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Friday, 9 September 2016

Church in Wales attendance down 5% 2014-2015

Source: The Church in Wales Membership and Finances 2015

The average Sunday attendance of worshippers over 18 in the Church in Wales dropped another 5% between 2014 and 2015 according to the latest figures published in The Church in Wales Membership and Finances 2015. That represents just 0.9% of the population of Wales.

British Religion in Numbers (BRIN) puts the problem of declining numbers into perspective. In 2004 the Over 18 average attendance on Sundays was 41,771 making the 2015 figure of 29,019 all the more startling, a fall of 12,752 on the 2004 figure (-31%), but the Church in Wales simply carries on regardless continuing its "Gadarene slide" as VirtueOnline puts it in Viewpoints.

Attempts to bolster numbers by adding 'Non-traditional Acts of Worship' such as Animal blessings, Café churches, Teenscreen clubs and Interfaith engagement have served only to emphasis the decline: "Overall, it would seem that just over 30,000 people in total participate in some form of nontraditional worship, compared with 36,000 in 2014".

The Membership and Finance Report (pdf) is way down the Agenda at item 19 for the next meeting of the Governing Body of the Church in Wales to be held 14 - 15 September 2016. There will be a Motion: That the Governing Body do take note of this report.

Given the seriousness of the situation one would have thought that 'taking note' of the Report is somewhat short of the mark but with "Evangelism" coming last on the agenda it puts the current state of the Church in Wales in context. 

The Report follows "Admission to Holy Communion – Pastoral Letter " [item 18]. There is no clue as to what surprises the bishops have in store in their Pastoral Letter which is to be "distributed at the time", a device favoured by the bench sitters to avoid anyone with an enquiring mind being forewarned.

This is reminiscent of the same sex marriage manoeuvring and of the women bishops saga which provided a worthless code of practice for anyone who holds their faith in conscience making the forthcoming Conference to "preserve the breadth of Anglicanism in Wales" all the more confusing. Dr Morgan has remained true to his word that there would be alternative Episcopal oversight in Wales 'over his dead body'. He retires as Archbishop of Wales in January 2017 so is there to be new life? Simply to carry on as before would make nonsense of the conference.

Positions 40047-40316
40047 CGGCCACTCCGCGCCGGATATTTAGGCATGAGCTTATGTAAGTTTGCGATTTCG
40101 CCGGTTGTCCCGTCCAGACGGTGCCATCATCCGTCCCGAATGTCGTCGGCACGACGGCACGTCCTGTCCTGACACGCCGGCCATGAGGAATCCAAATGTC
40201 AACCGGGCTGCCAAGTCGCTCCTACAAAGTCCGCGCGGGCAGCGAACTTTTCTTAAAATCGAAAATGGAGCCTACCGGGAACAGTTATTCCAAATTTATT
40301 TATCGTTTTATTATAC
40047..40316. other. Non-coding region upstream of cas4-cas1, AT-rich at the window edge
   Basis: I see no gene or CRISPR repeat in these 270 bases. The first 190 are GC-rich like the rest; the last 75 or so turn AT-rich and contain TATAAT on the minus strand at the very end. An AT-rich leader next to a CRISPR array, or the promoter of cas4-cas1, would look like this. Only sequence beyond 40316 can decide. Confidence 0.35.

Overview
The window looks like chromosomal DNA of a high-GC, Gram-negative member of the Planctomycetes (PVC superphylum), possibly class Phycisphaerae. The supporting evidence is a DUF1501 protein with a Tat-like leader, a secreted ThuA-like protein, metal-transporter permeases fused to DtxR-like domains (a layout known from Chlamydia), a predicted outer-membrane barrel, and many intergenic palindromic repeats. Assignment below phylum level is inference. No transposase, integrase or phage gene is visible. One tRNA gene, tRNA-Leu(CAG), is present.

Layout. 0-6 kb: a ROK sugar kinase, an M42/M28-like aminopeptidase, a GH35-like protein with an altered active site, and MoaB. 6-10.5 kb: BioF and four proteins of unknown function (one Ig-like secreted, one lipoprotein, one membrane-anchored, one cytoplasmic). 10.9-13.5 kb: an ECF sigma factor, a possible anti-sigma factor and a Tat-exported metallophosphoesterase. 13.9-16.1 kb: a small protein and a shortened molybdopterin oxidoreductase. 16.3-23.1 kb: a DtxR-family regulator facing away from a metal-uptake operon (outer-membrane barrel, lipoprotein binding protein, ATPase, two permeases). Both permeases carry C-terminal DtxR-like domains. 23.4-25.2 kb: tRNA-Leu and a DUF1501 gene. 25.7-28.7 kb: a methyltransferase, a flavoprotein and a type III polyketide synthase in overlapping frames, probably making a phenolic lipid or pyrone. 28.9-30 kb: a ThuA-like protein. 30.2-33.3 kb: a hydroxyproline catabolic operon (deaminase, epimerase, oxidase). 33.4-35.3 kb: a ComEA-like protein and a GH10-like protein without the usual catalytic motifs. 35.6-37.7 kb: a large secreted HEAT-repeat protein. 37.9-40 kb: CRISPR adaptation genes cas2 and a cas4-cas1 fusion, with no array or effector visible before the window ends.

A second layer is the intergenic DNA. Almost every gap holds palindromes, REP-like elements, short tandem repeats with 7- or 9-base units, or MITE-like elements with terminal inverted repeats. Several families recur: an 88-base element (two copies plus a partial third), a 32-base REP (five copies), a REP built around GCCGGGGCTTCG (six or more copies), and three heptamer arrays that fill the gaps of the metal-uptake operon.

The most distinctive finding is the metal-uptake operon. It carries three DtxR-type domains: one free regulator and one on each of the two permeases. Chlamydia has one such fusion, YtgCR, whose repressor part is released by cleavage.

The un-Christian Jackson/Wigley Amendment to the women bishops legislation established that unlike other Anglican provinces 'provisions for conscience should not be included in the body of  formal legislation' and that 'legislation should not include structural provision to accommodate dissent' thus removing the prospect of any meaningful sacramental and pastoral provision for church members who in conscience could not accept the ministry of women bishops.

It would be absurd to have a male assistant to a woman bishop on whose authority he would act so given that there will be no "structural provision to accommodate dissent" in Wales the way forward must be to allow Society bishops to minister in Wales. The Welsh bishops have already invited US women bishops to celebrate the Eucharist in the Church in Wales and I see from Item 20 on the GB agenda, "Evangelism – Report from the Evangelism Conference", that Bishop Stephen Cottrell, Bishop of Chelmsford, was able to lead 2 key sessions. To refuse loyal Anglicans access to Society bishops would not just be uncharitable, it would be hypocritical.

As the Church in Wales continues to decline in numbers the Ordinariate is increasing and is gaining more priests. In this month's edition of New Directions, the Chairman of Credo Cymru (FiF Wales) quotes the previous Archbishop of Wales Rowan Williams who stressed the value of promoting internal ecumenism. By allowing bishops from outside Wales to minister to 'traditionalists' the bench would regain some much needed credibility and provide a reason for worshippers to remain in the Church in Wales.


  1. Your final sentence AB reminds us how much more accommodating Rowan was. If there is to be a 'Second Coming' (Emeritus Archbishop), any chance it could be him - not Barry?

  2. At least funerals haven't exceeded baptisms as they have in much of the Episcopal church USA.

  3. Bully boy --Bazza's true legacy, summed up not even by one word but by one symbol.
    The ears in the walls report that the RB were indeed considering a post-retirement title for him until one wag suggested it might be Archbishop DEmeritus.